Managing functional constipation in children Constipation is a common childhood problem, with both somatic and psychological effects. The etiology of paediatric constipation is likely multifactorial, and seldom due to organic pathology. Children benefit from prompt and thorough management of this disorder. The goal of treatment is to produce soft, painless stools and to prevent reaccumulation of feces. Education, behavioural modification, daily maintenance stool softeners and dietary (...) modification are all important components of therapy. Fecal disimpaction may be necessary at the outset of treatment. Investigations are rarely necessary. Polyethylene glycol is a safe, effective and well-tolerated long-term treatment for constipation. Regular follow-up for children with constipation is important. Referral to a gastroenterologist should be made in refractory cases or when there is a suspicion of organic pathology. Key Words: Constipation; Encopresis; Laxative; Paediatric

2011 Canadian Paediatric Society

8. Constipation

Constipation Scottish Palliative Care Guidelines - Constipation Scottish Palliative Care Guidelines search / / / Constipation Constipation Introduction Constipation is the passage of small, hard faeces infrequently or with difficulty, and less often than is normal for that individual. Constipation can cause unpleasant symptoms such as abdominal and rectal pain, distension, and other negative effects on the patient’s wellbeing. As well as the physical suffering, constipation can cause (...) psychological distress and agitation in the terminally ill patient. There are many reasons why palliative care patients may develop constipation and these are discussed below. Constipation can be complex and may require specialist advice if the current treatment regime is not successful. Assessment A full assessment of the patient and their symptoms should be obtained looking at: normal and current bowel pattern (frequency, consistency, ease of passage, blood present, pain on passing stool) current

2016 Scottish Palliative Care Guidelines

9. Constipation

Constipation Evidence Maps - Trip Database or use your Google+ account Find evidence fast ALL of these words: Title only Anywhere in the document ANY of these words: Title only Anywhere in the document This EXACT phrase: Title only Anywhere in the document EXCLUDING words: Title only Anywhere in the document Timeframe: to: Combine searches by placing the search numbers in the top search box and pressing the search button. An example search might look like (#1 or #2) and (#3 or #4) Loading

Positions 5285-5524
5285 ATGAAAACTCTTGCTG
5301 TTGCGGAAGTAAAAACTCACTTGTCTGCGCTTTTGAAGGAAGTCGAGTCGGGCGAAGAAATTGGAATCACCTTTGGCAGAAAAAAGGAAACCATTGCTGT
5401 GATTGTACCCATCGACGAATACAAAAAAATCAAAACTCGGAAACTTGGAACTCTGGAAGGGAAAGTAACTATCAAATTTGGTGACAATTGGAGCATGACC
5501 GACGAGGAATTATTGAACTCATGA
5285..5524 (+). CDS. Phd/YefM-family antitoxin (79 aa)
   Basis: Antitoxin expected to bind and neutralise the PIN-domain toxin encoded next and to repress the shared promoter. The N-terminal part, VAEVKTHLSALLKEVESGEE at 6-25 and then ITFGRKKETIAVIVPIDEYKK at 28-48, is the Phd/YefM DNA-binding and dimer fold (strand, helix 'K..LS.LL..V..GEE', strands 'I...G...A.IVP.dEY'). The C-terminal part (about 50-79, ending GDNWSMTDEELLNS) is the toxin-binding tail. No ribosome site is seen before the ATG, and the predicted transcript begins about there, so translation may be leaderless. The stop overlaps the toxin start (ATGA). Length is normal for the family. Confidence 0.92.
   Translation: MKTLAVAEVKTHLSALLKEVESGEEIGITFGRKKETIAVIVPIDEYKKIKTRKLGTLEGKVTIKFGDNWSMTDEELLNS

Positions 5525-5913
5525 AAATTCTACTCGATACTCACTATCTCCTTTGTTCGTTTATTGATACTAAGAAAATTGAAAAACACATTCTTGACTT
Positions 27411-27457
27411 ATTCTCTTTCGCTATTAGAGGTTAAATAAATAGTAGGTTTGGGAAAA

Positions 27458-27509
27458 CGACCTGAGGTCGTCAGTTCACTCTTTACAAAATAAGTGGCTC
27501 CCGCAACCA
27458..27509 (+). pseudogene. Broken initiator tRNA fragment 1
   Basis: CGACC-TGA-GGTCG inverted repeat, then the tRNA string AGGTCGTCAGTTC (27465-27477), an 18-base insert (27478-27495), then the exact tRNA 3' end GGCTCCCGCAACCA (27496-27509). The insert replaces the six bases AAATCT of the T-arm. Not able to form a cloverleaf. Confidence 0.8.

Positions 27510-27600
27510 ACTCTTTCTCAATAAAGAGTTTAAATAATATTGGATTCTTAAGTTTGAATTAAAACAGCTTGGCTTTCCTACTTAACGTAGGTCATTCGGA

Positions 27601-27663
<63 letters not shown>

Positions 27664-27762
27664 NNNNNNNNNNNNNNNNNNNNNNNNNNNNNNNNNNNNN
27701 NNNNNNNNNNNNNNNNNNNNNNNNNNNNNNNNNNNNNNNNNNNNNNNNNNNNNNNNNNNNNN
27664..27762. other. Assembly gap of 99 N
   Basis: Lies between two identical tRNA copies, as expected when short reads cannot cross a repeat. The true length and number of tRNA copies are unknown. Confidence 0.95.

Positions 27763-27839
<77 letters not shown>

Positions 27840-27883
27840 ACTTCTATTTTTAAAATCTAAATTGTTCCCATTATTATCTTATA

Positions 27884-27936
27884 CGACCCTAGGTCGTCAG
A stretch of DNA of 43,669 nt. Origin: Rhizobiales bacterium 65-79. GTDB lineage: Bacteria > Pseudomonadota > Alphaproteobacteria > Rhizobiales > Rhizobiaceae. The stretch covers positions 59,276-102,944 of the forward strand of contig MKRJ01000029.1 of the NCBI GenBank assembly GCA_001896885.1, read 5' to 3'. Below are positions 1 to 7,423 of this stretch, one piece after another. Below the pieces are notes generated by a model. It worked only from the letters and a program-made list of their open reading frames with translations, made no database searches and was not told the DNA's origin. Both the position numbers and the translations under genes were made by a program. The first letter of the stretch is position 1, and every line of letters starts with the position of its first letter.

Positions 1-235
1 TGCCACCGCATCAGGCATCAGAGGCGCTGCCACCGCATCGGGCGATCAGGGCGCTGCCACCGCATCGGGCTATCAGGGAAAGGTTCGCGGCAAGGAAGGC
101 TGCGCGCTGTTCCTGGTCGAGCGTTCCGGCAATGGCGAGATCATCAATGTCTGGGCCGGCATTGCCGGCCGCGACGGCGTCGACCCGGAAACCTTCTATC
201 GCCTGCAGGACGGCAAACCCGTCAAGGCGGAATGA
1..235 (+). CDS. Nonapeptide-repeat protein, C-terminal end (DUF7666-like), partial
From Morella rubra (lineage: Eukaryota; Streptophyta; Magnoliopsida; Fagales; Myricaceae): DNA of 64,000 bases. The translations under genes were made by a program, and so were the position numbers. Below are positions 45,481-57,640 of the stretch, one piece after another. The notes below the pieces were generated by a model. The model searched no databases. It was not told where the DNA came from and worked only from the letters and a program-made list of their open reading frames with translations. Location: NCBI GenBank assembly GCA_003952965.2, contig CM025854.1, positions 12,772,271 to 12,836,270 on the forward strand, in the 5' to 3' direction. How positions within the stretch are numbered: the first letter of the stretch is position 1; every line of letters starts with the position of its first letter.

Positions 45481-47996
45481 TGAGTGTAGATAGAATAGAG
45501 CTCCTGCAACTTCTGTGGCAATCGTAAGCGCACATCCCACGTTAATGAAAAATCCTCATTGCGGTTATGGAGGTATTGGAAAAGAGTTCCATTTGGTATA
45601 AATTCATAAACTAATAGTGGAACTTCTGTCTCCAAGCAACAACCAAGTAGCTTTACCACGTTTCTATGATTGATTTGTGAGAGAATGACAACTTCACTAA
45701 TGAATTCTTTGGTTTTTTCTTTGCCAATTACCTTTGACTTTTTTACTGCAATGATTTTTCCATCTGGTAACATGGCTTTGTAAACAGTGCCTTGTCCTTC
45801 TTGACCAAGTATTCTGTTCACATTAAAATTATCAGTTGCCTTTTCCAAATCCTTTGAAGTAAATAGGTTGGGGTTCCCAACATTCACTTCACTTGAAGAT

2018 Trip Evidence Maps

10. Laxatives for the management of constipation in people receiving palliative care. (PubMed)

Laxatives for the management of constipation in people receiving palliative care. This article describes the second update of a Cochrane review on the effectiveness of laxatives for the management of constipation in people receiving palliative care. Previous versions were published in 2006 and 2010 where we also evaluated trials of methylnaltrexone; these trials have been removed as they are included in another review in press. In these earlier versions, we drew no conclusions on individual (...) effectiveness of different laxatives because of the limited number of evaluations. This is despite constipation being common in palliative care, generating considerable suffering due to the unpleasant physical symptoms and the availability of a wide range of laxatives with known differences in effect in other populations.To determine the effectiveness and differential efficacy of laxatives used to manage constipation in people receiving palliative care.We searched the Cochrane Central Register of Controlled

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2015 Cochrane

11. Clinical Practice Guideline for the Evaluation and Management of Constipation

Clinical Practice Guideline for the Evaluation and Management of Constipation Copyright © The American Society of Colon & Rectal Surgeons, Inc. Unauthorized reproduction of this article is prohibited. 479 Diseases of the Colon & ReCtum Volume 59: 6 (2016) t he a merican s ociety of Colon and Rectal surgeons is dedicated to assuring high-quality patient care by advancing the science, prevention, and manage- ment of disorders and diseases of the colon, rectum, and anus. t he Clinical Practice (...) - ment regarding the propriety of any specific procedure must be made by the physician in light of all of the cir- cumstances presented by the individual patient. STATEMENT OF THE PROBLEM Constipation is a benign condition that can have a signifi- cant impact on quality of life. t he prevalence has been es- timated to be as high as 30% in select populations and has been noted to be higher in women, nonwhites, those aged >65 years, and those with lower socioeconomic status. 1–6 Constipation